• Swelling and tenderness. As a wisdom tooth erupts, excess gum tissue can form around the tooth. This can cause bacteria and small bits of food to become trapped, which can aggravate the gums and even lead to gingivitis or infection. Let your dentist know if you experience tenderness or swelling.
  • Headaches or pain in jaw or ear drums. Due to the interwoven network of nerves in the mouth and head, wisdom tooth pain can sometimes manifest as headaches, earaches, or pain or stiffness in the jaw. These pains should not be ignored as they will likely worsen.
  • Pain or stiffness in the jaw. Erupting wisdom teeth can alter your bite (the way your teeth come together). The effects of bite misalignment (malocclusion) can be felt in the muscles of your jaw and can result in stiffness and pain. You may even have issues opening and closing your mouth. Bite misalignments do not resolve themselves on their own. Consult with a dentist if you notice stiffness or pain in the jaw area.

Sometimes, an improperly erupting wisdom tooth is only detected through X-ray examination. This is just one of many reasons you should attend regular checkups with your dentist.

Having a wisdom tooth extracted sounds intimidating, but with modern anesthesia and sedation techniques, you should experience very little in the way of pain or discomfort.

The procedure begins with the application of a sedative which will help you to remain calm and reduce discomfort throughout the procedure. A local anesthetic will also be applied around the surgical site. This helps to temporarily block the pain-signaling nerve channels.

Depending on the position of the wisdom tooth, some gum and bone tissue may need to be removed in order to reduce the risk of possible complications. To simplify the extraction, the tooth may be removed in sections. If it is an impacted wisdom tooth, the pericoronal sac will also be removed to prevent the formation of a cyst.

Like other forms of surgery, special care should be taken in the hours and days following the procedure to avoid complications. If you are prescribed medication following your procedure, be sure to take them as directed. Some swelling around the extraction site is to be expected. Swelling usually peaks 48 to 72 hours after the procedure and then gradually subsides. You can apply an ice pack to the cheek area to help reduce swelling and inflammation (a cycle of 15 minutes on, 15 minutes off is generally recommended).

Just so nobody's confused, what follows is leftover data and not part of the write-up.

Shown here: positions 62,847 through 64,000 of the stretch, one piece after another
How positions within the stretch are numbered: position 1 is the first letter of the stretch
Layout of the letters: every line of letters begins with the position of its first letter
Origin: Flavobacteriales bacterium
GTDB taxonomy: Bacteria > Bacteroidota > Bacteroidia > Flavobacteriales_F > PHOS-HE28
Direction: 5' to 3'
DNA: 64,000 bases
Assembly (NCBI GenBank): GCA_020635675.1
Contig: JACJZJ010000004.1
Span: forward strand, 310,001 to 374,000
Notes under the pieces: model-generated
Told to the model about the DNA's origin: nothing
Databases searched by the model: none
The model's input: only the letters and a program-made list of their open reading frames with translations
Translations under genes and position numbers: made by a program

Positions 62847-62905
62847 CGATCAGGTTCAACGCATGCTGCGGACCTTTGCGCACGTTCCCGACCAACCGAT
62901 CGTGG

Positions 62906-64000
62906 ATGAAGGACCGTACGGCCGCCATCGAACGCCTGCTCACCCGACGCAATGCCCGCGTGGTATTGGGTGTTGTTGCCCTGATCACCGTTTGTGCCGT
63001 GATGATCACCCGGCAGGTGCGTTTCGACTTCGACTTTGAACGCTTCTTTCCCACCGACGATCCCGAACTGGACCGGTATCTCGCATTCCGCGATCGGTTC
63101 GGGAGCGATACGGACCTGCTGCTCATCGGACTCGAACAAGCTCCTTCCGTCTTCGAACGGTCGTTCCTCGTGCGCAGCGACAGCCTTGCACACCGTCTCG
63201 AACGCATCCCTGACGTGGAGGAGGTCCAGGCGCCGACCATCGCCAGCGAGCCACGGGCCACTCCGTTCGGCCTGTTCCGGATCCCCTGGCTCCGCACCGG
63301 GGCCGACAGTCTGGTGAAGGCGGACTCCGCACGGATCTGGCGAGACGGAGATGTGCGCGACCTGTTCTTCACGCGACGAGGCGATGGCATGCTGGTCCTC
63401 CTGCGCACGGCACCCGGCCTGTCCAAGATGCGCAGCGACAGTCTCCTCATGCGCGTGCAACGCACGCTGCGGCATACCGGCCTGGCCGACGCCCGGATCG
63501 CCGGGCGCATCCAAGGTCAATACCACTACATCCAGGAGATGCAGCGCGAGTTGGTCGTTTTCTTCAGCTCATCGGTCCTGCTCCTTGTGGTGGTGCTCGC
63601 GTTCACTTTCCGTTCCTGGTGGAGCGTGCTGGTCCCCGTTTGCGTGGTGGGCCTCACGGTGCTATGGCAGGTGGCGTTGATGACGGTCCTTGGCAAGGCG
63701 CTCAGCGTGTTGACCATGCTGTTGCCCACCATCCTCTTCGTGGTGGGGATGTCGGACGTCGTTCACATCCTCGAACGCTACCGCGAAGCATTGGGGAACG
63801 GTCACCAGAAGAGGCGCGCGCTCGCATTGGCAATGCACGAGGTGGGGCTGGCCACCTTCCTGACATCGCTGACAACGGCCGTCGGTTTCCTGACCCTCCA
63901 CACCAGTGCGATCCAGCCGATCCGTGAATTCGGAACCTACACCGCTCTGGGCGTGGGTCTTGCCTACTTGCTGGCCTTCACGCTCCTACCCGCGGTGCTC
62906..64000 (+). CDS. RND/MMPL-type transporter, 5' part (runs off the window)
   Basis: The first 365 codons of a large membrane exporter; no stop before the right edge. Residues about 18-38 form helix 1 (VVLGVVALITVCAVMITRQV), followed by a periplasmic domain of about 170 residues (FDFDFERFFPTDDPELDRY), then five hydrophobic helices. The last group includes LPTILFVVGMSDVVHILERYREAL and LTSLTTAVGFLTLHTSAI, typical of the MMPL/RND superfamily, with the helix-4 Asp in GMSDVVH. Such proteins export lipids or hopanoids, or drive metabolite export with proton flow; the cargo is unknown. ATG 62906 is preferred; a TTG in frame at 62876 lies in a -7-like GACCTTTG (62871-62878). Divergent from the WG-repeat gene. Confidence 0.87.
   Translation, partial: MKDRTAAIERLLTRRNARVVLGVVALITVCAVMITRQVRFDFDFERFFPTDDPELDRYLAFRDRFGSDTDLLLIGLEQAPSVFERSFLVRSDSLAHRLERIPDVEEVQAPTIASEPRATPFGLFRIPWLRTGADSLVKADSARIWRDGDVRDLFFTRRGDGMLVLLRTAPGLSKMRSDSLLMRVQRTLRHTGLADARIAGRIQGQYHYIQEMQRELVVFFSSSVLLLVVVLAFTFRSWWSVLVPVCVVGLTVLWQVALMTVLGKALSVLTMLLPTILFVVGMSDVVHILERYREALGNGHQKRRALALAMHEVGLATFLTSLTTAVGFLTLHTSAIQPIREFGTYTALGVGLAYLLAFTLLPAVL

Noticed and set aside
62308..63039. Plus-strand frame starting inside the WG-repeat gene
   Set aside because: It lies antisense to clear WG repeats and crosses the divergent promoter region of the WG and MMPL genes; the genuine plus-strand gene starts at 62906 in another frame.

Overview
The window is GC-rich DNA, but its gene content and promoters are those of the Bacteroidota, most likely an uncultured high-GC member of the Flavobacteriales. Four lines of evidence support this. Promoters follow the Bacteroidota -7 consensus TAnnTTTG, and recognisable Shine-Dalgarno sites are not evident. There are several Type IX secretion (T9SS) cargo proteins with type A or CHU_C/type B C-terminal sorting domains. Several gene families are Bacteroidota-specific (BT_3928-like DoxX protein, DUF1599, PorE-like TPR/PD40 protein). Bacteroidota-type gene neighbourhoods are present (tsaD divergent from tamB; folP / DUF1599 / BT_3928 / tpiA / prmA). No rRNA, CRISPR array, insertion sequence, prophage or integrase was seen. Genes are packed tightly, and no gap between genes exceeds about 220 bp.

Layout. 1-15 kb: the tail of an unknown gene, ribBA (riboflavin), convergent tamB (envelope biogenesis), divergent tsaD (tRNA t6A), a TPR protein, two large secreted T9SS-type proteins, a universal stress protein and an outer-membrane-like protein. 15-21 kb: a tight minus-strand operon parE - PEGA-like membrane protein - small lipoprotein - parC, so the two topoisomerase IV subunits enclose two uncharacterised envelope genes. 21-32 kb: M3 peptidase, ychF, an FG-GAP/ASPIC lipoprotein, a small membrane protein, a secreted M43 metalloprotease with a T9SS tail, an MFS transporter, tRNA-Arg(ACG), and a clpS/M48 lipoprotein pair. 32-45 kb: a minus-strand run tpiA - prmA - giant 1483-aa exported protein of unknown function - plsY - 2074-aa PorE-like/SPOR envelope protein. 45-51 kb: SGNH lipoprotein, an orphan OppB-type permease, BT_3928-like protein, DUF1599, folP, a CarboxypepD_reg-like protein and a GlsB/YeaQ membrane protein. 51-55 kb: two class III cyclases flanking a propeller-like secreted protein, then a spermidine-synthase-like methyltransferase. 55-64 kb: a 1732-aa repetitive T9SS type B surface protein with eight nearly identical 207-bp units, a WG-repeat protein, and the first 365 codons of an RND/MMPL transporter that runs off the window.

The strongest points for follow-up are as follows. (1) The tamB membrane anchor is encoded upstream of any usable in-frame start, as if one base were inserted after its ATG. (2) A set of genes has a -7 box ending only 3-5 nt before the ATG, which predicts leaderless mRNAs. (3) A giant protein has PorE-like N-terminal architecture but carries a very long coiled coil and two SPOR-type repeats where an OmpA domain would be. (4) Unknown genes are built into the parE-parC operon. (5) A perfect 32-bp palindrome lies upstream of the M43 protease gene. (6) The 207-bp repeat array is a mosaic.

• Numbness. For several hours after the procedure, your mouth and tongue will be numb. Do not attempt to eat or chew until feeling has returned. (It is very easy to accidentally bite your tongue when it is numb.)
  • Discharge. Some discharge can be expected 24 hours following your extraction.
  • Jaw soreness. In the days following the procedure, you may experience some discomfort and difficulty opening your mouth and swallowing. Patients may also experience jaw stiffness, a sore throat, and/or a mild earache. These are considered to be normal side effects and should resolve themselves on their own.

Following your wisdom tooth extraction, surgical gauze will be placed over the extraction site. The gauze should stay in place for at least a half-hour following surgery.

A blood clot will form in the extraction site several hours following surgery. The blood clot is an important part of the healing process. Therefore, you should take care to ensure it remains intact.

Avoid touching the surgical site (even with your tongue) or swishing/rinsing the mouth vigorously. You should also avoid any activity that creates a vacuum or suction in the mouth, such as smoking, vaping, or using a straw to drink fluids. If you experience bleeding after 48 hours or the blood clot becomes dislodged, please contact our office.

Refrain from smoking or ”vaping” for at least two weeks following your surgery.

No Insurance? No Problem!
We offer simple and accessible uninsured pricing.

BiemCare works to take all major insurance including Medicare/Medicaid. No insurance? No problem! BiemCare has the most affordable pricing in the Portland/Vancouver metro. Our goal is to make surgery accessible and affordable to EVERYONE. If you find a lower price, we’ll match it, and take an additional 10% off.